Just as tobacco varieties were increasingly controlled and defined, marketing opportunity will contribute to defining marijuana strains. There is already considerable interest among marijuana consumers to know what strain of pot they are purchasing. People looking for a more energizing high might turn to a mix featuring buds from the Cannabis sativa plant. Those looking for a more sedative experience might prefer a mixture featuring Cannabis indica. A variety of hybrid blends featuring elements of both plants also exist. A review by Ernest Small of the Science and Technology Branch, Agriculture and Agri-Food Canada, notes that “clandestine breeders” have been selecting and promoting particular qualities of Cannabis sativa plants for decades, including fostering shorter, conical plants that both produce more narcotic-containing foliage and flowers, and were easier to hide. The underground nature of much marijuana production has greatly complicated the classification of marijuana types, and Small indicates that there is considerable complexity and debate in how cannabis plants can actually be classified. For instance, “there has been a fundamental confusion in much of the popular literature over what the terms “sativa” and “indica” designate.”
Classification matters because it provides a ready means to enable a language of connoisseurship. For tobacco, this meant that any type of tobacco that adhered to or lacked standards of burnability, taste, texture, and colour could be dismissed as inferior or praised as superior by adjudicators of taste (such as magazine authors, corporate buyers, or consumers). Classification got to the point where tobacco that failed to meet those standards would essentially be dismissed as not tobacco, but as “Nondescript” leaf in Canada. Smith Falls, Ontario’s Tweed Farms promises product “as diverse as the customers that use them,” but still carefully classify their offerings based on strain, THC and CBD levels, and other measurable factors, closely resembling the Task Force’s recommendations. The tobacco case illustrates that these categories can also be readily used by large corporations and culturally powerful connoisseurs to define quality and pressure smaller producers.
Classification also matters as firms seek to patent or promote particular marijuana strains. For instance, British-based GW Pharmaceuticals has patented a number of marijuana selections. The potential for further patenting and rigorous classification offers a challenge to the Final Report’s aim of maintaining “a diverse, competitive market that also includes small producers” through its regulations. As patents and growing expertise for adjudicating marijuana grow, the potential for large capitalist interests to shape the market grows. One study, drawing on released internal memos, found that Big Tobacco’s interest in marijuana has extended back into the 1970s. The costs associated with developing and patenting particular varietals of marijuana, combined with the tobacco’s industry’s success in developing and enforcing particular standards of quality for tobacco products, suggests that marijuana will be a prime target for tobacco firms.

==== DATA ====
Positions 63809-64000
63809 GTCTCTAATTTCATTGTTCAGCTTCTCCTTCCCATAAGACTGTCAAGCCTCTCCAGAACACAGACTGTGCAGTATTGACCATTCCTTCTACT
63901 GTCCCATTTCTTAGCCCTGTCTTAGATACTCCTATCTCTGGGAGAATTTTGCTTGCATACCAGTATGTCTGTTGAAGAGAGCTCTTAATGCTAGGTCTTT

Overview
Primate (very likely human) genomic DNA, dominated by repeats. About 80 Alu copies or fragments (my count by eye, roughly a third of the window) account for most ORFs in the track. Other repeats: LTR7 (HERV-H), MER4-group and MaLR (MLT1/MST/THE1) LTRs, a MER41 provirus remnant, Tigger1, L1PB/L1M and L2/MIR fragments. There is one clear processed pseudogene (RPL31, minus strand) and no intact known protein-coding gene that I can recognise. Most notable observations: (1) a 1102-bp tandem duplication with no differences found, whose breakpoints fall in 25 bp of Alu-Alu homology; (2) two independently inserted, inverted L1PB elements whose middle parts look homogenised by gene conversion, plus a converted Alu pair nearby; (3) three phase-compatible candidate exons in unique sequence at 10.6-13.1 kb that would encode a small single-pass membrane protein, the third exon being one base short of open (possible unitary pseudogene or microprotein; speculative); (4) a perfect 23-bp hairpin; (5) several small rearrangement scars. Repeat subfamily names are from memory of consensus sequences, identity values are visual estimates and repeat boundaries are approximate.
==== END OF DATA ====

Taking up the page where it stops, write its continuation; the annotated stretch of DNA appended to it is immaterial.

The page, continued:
The tobacco case gives us a framework for monitoring the gradual national legalization and regulation of marijuana. Government policy makers must recognize that historical precedents indicate that there are significant pressures favoring corporate takeovers and amalgamation. Regulatory tools for monitoring an industry, such as formal, standard categories, contributed to the concentration of tobacco farming and industry in Canada. If the Task Force call to protect small producers is serious, regulators are going to have to anticipate and counter strong forces seeking to combine small producers.
 For these points, refer to Jarrett Rudy, Freedom to Smoke: Tobacco Consumption and Identity (Montreal, 2005); I also draw on my dissertation, “From Farm to Firm: Canadian Tobacco c. 1860-1950,” (University of Toronto, 2016).
 Ernest Small, “Evolution and Classification of Cannabis sativa (Marijuana, Hemp) in Relation to Human Utilization,” Botanical Review 81 (2015), 262.
Jonathan McQuarrie holds a PhD in history from the University of Toronto.